compatibility ones.   The former, paraphrasing statements in
TUS, are used to resolve different codings of exactly the same
characters.  There is no question (at least I think there isn't)
that that adjustment is appropriate.  And its appropriateness is
why IDNA2008 requires that the input to its processing steps be
NFC-compatible strings.    But the compatibility relationships
are more complex, partially because several types of
relationships are lumped together as compatibility (those
different types of relationships were explored by the WG during
the discussions leading up to the Mapping document).   There are
strong arguments for mapping characters together if the
compatibility-equivalent character might be more easily typed
than the base one and there is strong evidence that
substantially all users would consider the two characters ([sets
of] code points) equivalent under all circumstances.  At the
same time, my understanding is that, other than the most obvious
cases, almost all compatibility characters in Unicode are
present because some one thought that they really represented
different characters or concepts.   

Not mapping those characters together for IDNA purposes lowers
the risks of confusion of the compatibility character with
something else entirely and, should the unlikely circumstance
arise in which someone in the future successfully argues that
the compatibility character really should be distinct, we will
"merely" have to go through the pain of changing a character
from DISALLOWED to PVALID.  We will avoid the issues that have
plagued us with, e.g., Eszett, namely having to guess whether a
different (distinct) character was really intended rather than
the one in the database.

There are also compatibility characters that are mapped under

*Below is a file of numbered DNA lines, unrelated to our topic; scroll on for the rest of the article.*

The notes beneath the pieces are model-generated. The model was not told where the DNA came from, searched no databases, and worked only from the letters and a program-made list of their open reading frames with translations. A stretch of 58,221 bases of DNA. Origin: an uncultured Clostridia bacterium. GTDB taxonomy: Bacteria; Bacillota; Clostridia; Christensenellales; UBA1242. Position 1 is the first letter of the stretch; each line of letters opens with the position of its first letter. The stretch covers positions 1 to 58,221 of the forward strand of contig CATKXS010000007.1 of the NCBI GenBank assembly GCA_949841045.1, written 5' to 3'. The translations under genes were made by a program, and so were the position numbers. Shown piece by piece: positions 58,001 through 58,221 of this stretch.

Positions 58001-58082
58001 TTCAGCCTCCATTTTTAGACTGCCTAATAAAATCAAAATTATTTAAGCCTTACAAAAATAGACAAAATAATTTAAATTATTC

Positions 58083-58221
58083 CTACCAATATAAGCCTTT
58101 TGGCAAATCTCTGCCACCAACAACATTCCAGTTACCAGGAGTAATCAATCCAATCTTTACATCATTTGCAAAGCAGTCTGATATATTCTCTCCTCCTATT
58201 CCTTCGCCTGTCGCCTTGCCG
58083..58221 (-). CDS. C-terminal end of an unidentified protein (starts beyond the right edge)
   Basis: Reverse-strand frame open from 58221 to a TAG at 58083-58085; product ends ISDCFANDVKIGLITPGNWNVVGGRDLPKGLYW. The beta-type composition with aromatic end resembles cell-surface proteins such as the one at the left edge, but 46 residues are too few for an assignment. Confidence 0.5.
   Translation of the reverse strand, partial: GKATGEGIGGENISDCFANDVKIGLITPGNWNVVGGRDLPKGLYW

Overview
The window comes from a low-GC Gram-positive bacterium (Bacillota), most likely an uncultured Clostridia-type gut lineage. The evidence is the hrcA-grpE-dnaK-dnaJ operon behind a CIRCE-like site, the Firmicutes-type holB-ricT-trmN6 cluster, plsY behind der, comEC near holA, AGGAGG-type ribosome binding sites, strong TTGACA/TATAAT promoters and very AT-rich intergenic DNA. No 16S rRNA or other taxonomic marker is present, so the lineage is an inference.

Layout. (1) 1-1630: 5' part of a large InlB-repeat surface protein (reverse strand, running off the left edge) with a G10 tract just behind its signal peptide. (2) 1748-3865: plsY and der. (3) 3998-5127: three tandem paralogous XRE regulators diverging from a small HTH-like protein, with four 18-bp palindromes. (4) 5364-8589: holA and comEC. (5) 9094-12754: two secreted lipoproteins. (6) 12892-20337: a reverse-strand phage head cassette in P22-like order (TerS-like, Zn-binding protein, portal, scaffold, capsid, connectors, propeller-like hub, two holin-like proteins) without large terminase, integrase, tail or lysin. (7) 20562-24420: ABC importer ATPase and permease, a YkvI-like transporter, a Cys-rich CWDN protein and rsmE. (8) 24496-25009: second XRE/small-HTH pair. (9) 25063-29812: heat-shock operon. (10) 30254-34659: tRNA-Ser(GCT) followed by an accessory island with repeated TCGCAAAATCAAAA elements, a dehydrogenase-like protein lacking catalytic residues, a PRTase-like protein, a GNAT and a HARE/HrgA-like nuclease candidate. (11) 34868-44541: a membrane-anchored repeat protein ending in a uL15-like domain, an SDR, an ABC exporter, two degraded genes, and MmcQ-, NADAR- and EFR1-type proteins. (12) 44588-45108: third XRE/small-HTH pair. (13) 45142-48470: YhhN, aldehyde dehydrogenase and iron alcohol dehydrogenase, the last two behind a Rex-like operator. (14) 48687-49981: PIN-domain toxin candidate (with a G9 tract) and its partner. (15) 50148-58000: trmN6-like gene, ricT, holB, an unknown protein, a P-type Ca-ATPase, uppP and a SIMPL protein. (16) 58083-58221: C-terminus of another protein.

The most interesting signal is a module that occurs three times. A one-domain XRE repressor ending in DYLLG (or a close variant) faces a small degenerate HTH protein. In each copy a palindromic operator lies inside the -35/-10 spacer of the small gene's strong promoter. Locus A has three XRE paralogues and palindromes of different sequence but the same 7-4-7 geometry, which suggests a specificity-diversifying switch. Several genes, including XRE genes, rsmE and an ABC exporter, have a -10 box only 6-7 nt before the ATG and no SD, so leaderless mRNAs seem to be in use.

IDNA2003 that people would use in domain names only with the
intent of causing mischief or in an excess of cuteness, either
of which can turn into a security problem with no real
advantages to identifier quality.  It is consistent with other
WG decisions, IMO, to discourage any use of those characters,
even as mapping sources.

Now, against that backdrop, let's examine the example characters
your note proposed to map (I've reordered your list slightly to
make explanation easier).

> 	00AA ( ª ) => 0061 ( a ) # FEMININE ORDINAL INDICATOR
> 	00BA ( º ) => 006F ( o ) # MASCULINE ORDINAL INDICATOR

No one has provide any justification for using Ordinal
Indicators in domain name labels, and you are proposing to map
them out anyway.  As such, they are essentially just
reduced-size superscript characters.  See below.

> 	00B9 ( ¹ ) => 0031 ( 1 ) # SUPERSCRIPT ONE
> 	00B2 ( ² ) => 0032 ( 2 ) # SUPERSCRIPT TWO
> 	00B3 ( ³ ) => 0033 ( 3 ) # SUPERSCRIPT THREE

No one has provided any justification for having superscripts
appear in domain name labels.  They are likely to be confusing
in IRI contexts (users unable to tell whether they match the
base characters or not). 

The five cases above are problematic for another reason (shared